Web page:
“I love my family, and I’m very thankful for my family. I hope that I’ve learned how to be a better parent from being raised by them.”
When asked about how he ended up in Nashville, that Cherry smile once again resurfaces. “A girl,” Elliott says almost bashfully. “A Vandy grad…I chased her to town. We dated long distance for a little bit, and I finally moved up and…it worked.” In 2010, Elliott married that girl, Britta, and they’re currently expecting their third child. Though he’d worked at churches in the past, Cherry didn’t jump right into one immediately after landing in Nashville. He got a job at an Apple store. He worked at Vanderbilt to pay the bills. He taught and coached football at Christ Presbyterian Academy. Meanwhile, he was taking Seminary classes on the side, and becoming more entrenched in the church his wife introduced him to, Midtown Fellowship. Like a musician who drops out of college to pursue a career in Nashville, Cherry could no longer deny what he felt called to do. “I tried to run away from it, but I couldn’t,” he said. “This is what I wanted to be doing. I wanted to be teaching people about the love of Jesus.”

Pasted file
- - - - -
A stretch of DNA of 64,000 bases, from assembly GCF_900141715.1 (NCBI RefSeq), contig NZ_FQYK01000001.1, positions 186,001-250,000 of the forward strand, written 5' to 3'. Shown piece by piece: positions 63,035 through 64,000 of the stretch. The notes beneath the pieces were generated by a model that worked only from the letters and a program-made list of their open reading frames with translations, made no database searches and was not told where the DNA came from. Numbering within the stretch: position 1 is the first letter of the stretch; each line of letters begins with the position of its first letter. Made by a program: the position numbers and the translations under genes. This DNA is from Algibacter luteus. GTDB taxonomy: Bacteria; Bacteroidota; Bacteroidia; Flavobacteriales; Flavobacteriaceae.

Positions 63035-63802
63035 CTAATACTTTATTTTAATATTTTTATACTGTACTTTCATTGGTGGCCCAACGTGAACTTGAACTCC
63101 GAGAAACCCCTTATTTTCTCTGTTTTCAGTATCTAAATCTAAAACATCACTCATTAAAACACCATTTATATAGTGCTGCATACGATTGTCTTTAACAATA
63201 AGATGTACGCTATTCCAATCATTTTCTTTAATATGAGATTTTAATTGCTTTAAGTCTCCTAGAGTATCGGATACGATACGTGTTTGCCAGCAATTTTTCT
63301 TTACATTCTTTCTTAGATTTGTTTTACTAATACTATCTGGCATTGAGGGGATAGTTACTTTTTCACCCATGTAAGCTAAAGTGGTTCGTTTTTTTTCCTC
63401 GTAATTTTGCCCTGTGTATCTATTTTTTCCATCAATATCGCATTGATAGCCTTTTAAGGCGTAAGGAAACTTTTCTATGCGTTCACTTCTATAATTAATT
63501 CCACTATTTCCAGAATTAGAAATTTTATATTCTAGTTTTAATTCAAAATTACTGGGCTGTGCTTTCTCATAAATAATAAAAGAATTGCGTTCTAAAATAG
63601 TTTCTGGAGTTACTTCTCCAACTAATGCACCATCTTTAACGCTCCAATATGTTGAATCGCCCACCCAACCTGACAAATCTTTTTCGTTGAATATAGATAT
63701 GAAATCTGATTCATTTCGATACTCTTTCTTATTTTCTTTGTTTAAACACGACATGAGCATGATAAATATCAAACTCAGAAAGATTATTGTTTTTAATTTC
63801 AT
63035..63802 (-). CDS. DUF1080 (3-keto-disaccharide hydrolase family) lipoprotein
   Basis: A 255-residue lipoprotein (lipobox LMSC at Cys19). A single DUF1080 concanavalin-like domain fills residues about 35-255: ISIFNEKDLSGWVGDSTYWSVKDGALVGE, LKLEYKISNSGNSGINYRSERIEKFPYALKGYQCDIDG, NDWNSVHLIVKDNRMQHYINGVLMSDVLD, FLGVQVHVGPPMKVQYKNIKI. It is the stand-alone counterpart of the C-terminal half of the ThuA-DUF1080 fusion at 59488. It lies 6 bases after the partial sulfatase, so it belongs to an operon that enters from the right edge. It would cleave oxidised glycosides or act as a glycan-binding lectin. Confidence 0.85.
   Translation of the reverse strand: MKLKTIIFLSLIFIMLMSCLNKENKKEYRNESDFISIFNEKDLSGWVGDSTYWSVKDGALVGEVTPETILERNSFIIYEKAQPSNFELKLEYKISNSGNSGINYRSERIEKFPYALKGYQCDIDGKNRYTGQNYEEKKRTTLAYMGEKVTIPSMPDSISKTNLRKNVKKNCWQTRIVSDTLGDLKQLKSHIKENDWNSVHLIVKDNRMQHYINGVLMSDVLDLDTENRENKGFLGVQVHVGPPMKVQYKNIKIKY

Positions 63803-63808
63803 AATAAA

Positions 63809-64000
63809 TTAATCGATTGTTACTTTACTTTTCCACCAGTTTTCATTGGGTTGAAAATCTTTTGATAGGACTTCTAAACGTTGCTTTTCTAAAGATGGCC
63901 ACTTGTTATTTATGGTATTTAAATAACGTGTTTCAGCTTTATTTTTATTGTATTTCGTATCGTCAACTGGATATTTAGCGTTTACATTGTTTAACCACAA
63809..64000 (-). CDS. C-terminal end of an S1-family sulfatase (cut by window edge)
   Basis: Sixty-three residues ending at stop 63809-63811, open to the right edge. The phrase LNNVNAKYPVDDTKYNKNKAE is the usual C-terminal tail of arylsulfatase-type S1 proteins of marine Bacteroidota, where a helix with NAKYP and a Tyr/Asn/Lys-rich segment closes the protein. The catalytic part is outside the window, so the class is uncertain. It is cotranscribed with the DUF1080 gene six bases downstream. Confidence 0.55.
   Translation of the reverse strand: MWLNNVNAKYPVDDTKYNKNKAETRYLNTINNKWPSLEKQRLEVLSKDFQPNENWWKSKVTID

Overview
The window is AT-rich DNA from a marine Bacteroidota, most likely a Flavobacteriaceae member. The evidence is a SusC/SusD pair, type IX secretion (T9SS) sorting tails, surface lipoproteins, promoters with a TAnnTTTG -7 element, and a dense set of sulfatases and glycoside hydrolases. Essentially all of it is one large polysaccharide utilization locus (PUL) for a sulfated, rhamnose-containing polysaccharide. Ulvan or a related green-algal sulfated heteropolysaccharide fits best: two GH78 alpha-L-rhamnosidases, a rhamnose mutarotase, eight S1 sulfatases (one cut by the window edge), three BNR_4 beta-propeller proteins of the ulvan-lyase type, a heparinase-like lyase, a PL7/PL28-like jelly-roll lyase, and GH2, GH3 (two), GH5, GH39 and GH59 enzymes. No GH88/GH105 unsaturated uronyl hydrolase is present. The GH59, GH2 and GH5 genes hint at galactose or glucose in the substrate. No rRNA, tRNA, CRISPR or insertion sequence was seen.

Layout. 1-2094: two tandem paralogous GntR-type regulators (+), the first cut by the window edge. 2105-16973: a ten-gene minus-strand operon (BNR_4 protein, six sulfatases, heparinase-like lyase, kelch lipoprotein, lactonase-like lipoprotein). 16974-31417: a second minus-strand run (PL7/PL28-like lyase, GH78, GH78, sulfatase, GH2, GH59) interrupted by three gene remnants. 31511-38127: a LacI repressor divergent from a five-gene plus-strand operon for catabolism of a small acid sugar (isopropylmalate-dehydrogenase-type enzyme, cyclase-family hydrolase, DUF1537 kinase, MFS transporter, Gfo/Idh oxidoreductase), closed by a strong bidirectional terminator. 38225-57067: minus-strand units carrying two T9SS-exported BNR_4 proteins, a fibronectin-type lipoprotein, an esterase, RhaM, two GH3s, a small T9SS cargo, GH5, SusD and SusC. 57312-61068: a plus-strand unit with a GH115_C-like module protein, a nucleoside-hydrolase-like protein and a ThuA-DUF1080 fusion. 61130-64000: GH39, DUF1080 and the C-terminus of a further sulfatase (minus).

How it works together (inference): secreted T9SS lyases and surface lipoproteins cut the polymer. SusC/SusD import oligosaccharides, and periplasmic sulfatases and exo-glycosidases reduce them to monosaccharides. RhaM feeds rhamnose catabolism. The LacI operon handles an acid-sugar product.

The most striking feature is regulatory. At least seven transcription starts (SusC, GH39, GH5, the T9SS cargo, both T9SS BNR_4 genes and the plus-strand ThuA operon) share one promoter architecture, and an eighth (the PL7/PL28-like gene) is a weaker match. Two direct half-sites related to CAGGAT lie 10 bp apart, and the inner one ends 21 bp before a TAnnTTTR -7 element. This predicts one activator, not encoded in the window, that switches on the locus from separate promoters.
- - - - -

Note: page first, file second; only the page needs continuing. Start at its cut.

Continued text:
Elliott knew his calling was to be a pastor, but after a couple of devastating experiences with larger churches, he almost gave up altogether. “Right after I moved here, the church I’d left in Orlando had become a mega church while I was there. The pastor had an affair and had quit, and the church split at the seams. A year after that, he committed suicide. I was on staff at Midtown when I got the phone call, and I threw my phone across the room and I said, ‘I’m not doing it…it’s not worth it. I’m not going to do this to my family.’ I was weeping and scared, and they (my Midtown family) talked me off the ledge, not because I don’t have anything to be afraid of, but because I have something to walk into my fear with, which is Jesus.”